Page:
The Top 6 Reasons You Keep Getting Injured: Stop Doing These!
I'm psyched up for a workout and ready to smash some new PRs.
It's Monday, so heading straight for the bench press.
Already got the warm up in, with a long (30 second) hot walk from the car, so we'll go ahead and get started with a plate on each side. Nah, 2 plates...don't want to look weak.
Flop down and push out 5 reps. Last one was pretty tough, but my workout says more weight, so I gotta at least try.
Got the weight loaded up. Guess I should rest a bit before the next set. Boring just sitting here between sets though...Alright a minute is enough, I'm doing it!
Got the right song playing, turn the volume up a bit more, and here we go!
Rep one felt hard, but I can get more.
Rep two felt weird when I went down. Oh well probably nothing, I'll keep going.
Rep three I definitely felt pain, have not felt that in my shoulder before. I should probably stop. Just one more to make sure...
Rep four proved rep three wasn't just a fluke, that was pretty painful. My form went to crap too. Wish I'd stopped at three.
And now the next 2 months are spent rehabbing and modifying, or maybe just skipping workouts altogether.
If that sounds familiar don't feel bad. It's straight from my own experience, as some instance of that would happen to me every few months for the first year or two of my lifting career.
It set me back a lot, and even though I wanted to train consistently, I couldn't, because I would keep letting my ego get the best of me and force myself to do more weight, sets, or reps, which would invariably lead to some sort of workout related pain or injury.
And this isn't just common for beginners, it is quite frequent for intermediate and even experienced lifters as well.
As a personal trainer, I see this stuff all the time. Most of the people that come to me have improvements that need to be made in regards to injury prevention, even seasoned workout warriors. So here are some of the top reasons for injury and how to correct them, so you can keep from being like Ego-College-Lifter-Chris.
1. Skipping the Warm Up ❌🔥
This is a big one. I've even had people tell me they didn't want to do warm ups because it would reduce the amount of weight they could get on their maxes. That's actually incorrect (proper warm up will improve performance), and even if it were true, getting injured does a much better job of reducing the amount of weight one can lift than warming up does.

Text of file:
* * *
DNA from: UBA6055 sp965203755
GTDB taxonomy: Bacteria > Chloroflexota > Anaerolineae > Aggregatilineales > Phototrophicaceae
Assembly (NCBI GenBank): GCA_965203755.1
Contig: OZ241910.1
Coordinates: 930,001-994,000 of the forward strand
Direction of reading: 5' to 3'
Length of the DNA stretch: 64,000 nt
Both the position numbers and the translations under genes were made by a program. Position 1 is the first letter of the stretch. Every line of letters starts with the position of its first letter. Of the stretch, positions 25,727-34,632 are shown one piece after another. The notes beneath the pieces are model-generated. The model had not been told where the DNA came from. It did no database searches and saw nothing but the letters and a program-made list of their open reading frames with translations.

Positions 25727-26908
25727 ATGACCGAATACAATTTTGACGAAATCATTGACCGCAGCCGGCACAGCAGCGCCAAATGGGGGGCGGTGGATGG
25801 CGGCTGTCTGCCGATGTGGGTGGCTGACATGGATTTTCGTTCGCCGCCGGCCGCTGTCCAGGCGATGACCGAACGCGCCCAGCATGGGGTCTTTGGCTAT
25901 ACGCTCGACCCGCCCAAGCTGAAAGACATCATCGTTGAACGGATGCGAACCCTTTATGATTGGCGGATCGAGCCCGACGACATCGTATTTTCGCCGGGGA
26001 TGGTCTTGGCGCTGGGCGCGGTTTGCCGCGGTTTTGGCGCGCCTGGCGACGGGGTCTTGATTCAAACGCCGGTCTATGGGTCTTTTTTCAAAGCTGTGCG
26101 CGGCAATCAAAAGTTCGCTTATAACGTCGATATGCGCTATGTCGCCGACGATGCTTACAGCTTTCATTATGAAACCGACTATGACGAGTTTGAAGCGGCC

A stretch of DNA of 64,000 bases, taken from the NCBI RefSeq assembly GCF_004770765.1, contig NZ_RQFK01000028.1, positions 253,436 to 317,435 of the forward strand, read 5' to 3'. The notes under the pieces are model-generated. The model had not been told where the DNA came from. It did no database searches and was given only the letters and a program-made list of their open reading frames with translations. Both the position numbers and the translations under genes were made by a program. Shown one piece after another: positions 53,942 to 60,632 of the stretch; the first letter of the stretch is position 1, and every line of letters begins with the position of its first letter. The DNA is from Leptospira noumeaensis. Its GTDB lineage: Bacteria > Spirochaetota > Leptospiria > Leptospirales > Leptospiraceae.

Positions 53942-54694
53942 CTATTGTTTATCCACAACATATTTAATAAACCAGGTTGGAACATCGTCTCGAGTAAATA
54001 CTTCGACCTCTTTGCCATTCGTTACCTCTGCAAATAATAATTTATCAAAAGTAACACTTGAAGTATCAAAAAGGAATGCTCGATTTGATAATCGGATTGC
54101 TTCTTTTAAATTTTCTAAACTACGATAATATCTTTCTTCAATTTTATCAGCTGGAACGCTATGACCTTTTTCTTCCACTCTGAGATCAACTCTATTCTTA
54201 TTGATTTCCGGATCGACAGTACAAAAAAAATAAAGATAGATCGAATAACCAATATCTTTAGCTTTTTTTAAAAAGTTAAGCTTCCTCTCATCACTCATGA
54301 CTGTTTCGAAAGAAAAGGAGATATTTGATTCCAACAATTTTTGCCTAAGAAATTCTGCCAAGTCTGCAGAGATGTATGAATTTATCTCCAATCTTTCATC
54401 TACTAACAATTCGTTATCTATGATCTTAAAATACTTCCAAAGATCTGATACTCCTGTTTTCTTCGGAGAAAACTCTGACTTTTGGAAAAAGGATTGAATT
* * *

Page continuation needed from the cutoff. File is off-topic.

2. Inadequate or Improper Warm Up ⛔️🔥
A 30 second walk from your car to the bench press, the squat rack, or even the row machine will not adequately prepare you for that exercise. But, neither will a mile run, 5 minutes of walking, sitting in the sauna, or a yoga class you took an hour ago. All those things are fine, but at a bare minimum a warm up should include the following:
Self manual therapy (foam/lax ball rolling)
Dynamic stretching and mobility exercises
Light sets of the exercise you are about to perform
Hip abductions are great for activating the glutes
Most peoples warm up does not include any of those, and looks more like the aforementioned general activity warm up. It's fine to do some general warming up, but be sure and get the specific muscles you are about to use fired up and ready as well. It doesn't need to take long either. The entire warm up routine can be done in less than 10 minutes.
Skipping a proper cool down is also inadvisable, although not quite as detrimental as missing the warm up.
3. PR or ER Mentality 🚑
Pushing through legitimate pain just to try to get a strength increase or a personal record (PR), or stubbornly sticking to a certain program or weight progression no matter what can be costly. Improving strength is fantastic, and should be a focus in most programs. But, it should not be done with a 'PR or ER' mentality. It should be done with the understanding that good form and technique should come first, and that it is ok to make gradual increases. That's right, you don't have to add 5 or 10 lbs to your bench, squat, or leg press every time you do it to see changes, and you should not push through joint pain or the like to achieve it.
The lack of a strength increase does not mean a wasted workout either. If you had a terrible nights sleep, a super stressful week at work, forgot to eat a couple meals, or some similar mix of circumstances that are keeping you from being at your strongest, it is totally okay to drop your weights down a bit or keep them at maintenance for a workout or two. Doing so can even be beneficial for recovery which leads me to my next item...